The Varmilo has regular key sizes and illumination. The VA68M is a more customizable keyboard with keycaps and backlighting.

While the VA68 aluminum M’s is lovely, the Leopold is quite sturdy, and the opportunity to personalize key caps doesn’t justify the $70 price difference.


But despite all that, it’s great to have the option of a 65 keyboard housed in a metal chassis, which provides a firm stab and a wonderful typing experience.


Why We Love This Product

  • Remarkable build quality.
  • White backlight.
  • Available in various Cherry MX switches.

Why We Don’t Like This Product 

  • No companion software.
  • No macro-programmable keys.
  • Latency too high 

7. Drop Alt

Drop Alt

The Drop Alt is a 65 keyboard that aims to satisfy all of your needs. It mostly succeeds.

The Alt is the best choice for those who want a premium keyboard without the expense of customizing their setup. There are two USB-C ports, programmable keys, PBT Doubleshot caps, hot swap switches, and plenty of attractive RGB on this keyboard.

The keyboard’s dual USB-C ports are a welcome addition, as they allow you to plug in your cable on either the left or right side of the device. You may adjust the angle of the keyboard’s magnetic feet to meet your ergonomic requirements, making this product truly one-of-a-kind.

If you’re looking for a keyboard with the most options, look no further. The Alt also supports QMK, which lets you remap any key with multiple layers. If you like to change your layout and ensure everything is just how you want it, the Alt can help you.

The Alt is available in various colors and finishes, from the more common Cherry Browns and Blues to the more specialized Halo True, Halo Clear, Kaihua Box White, and Kaihua Speed Silver. 

If you prefer to go without any frills and install your custom switches, hot swap will allow you to do so without requiring you to purchase an entirely new board.

The RGB looks wonderful, the RGB strip within the casing is smooth and nicely diffused, and the per-switch RGB is brilliant. The keyboard is solidly constructed, with an aluminum chassis that is rigid and strong.

Given Alt’s price tag of about USD 200, the stabilizers should be improved. Right out of the box, they rattle a bit, and the low-profile housing is a little hollow, which causes some echo when the device bottoms out.

The Alt is a fantastic option for anyone who wants a bespoke keyboard without the hassle of a group buy or a long wait time.


Why We Love This Product

  • The premium case is built of thick, solid aluminum.
  • Can customize each LED and switch.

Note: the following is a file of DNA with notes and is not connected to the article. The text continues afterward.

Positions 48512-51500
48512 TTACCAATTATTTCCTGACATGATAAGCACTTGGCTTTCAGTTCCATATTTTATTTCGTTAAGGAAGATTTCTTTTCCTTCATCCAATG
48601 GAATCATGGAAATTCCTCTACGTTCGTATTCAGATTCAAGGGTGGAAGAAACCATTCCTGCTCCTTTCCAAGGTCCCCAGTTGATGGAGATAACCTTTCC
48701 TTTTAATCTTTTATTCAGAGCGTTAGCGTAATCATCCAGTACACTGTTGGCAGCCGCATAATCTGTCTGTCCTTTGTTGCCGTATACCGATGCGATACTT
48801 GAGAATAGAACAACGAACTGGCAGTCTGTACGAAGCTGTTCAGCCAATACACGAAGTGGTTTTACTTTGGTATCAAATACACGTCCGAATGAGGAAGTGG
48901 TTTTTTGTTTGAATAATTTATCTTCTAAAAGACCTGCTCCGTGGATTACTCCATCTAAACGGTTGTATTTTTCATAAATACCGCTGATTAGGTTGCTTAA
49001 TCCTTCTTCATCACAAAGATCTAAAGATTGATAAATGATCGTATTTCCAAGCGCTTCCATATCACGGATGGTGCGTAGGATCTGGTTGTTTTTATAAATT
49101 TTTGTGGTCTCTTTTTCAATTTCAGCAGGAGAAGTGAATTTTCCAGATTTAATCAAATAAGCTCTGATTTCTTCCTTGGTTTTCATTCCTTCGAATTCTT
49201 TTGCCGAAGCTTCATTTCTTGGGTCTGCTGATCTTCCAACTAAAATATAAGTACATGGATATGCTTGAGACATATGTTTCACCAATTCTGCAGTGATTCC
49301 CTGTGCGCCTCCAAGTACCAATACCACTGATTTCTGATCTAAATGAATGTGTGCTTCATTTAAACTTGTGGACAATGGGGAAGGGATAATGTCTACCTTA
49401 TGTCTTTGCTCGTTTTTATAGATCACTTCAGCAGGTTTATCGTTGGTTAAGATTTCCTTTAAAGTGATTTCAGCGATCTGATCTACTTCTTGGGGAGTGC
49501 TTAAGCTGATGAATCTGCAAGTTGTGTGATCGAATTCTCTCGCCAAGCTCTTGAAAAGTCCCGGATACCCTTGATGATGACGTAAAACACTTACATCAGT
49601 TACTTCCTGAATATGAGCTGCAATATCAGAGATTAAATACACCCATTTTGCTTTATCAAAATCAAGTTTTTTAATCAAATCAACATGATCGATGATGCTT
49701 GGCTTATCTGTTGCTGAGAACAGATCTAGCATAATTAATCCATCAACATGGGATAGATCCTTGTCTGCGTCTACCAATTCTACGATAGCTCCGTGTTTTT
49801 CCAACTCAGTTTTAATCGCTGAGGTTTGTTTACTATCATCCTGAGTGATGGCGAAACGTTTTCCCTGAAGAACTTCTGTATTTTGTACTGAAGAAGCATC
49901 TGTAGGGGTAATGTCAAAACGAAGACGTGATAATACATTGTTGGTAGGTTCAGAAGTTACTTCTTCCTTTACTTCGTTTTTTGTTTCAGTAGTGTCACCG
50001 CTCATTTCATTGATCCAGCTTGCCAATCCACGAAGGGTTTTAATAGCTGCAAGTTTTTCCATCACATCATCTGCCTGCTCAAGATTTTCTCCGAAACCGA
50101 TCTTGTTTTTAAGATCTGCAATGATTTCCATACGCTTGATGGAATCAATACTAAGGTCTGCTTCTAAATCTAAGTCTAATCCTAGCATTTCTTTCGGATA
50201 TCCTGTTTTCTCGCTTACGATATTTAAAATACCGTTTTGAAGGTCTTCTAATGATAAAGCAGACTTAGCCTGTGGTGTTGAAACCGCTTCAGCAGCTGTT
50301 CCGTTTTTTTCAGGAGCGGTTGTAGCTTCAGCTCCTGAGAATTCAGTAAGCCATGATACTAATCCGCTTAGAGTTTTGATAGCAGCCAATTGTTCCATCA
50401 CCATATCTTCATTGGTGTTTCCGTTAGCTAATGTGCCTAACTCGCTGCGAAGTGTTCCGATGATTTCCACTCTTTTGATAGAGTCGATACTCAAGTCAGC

• Good LEDs with remarkable brightness.

Why We Don’t Like This Product 

  • The gap between the top plate and PCB, and the PCB and bottom case creates a slightly hollow
  • The LEDs are north facing

8. Ducky Miya Pro

Ducky Miya Pro

The Ducky Miya Pro is a high-quality keyboard designed in collaboration between Varmilo and Ducky.

The keycaps are of premium quality, molded from dye-sub PBT plastic, and the stabilizers are as silky as they get. Miya Pro provides a very stable typing experience.

Different design options make the Miya Pro stand out from the crowd of conventional appearing 65% boards. There are nearly a dozen distinct aesthetic options, including a wide variety of keycap colors, patterns, and casing hues.

The plastic case has no flex or creaking, and the overall construction is of a good standard. The keyboard’s firmware allows for a respectable level of customization.


This keyboard costs $30 more than the comparable Ducky One2SF, with the additional money going toward a wider range of color options, removing LEDs, and other customization options.

However, there is a price to pay for wireless connectivity since the Fusion is significantly more expensive than the Hades 68 and our other available options.


Why We Love This Product

  • 65% with detached arrow keys
  • Customized PBT keycaps
  • Smooth stabilizers
  • Standard bottom row
  • Cherry MX switches

Why We Don’t Like This Product 

  • One kickstand adjustment
  • Cheap rubber feet
  • Only white backlight

9. Tofu65


The Tofu65 serves as a stepping stone into the realm of custom keyboards.

When ordered through KBDfans, the user has many customization options, including switches, layout, case material and color, plate material, lubrication, and stabilizers.

You can design your keyboard with the custom option, but keep in mind that the cost of the keyboard does not include keycaps; you’ll need to acquire a separate set of keycaps.


If you’re in the market for a new surfboard but want to save money, the Tofu may be worth looking into.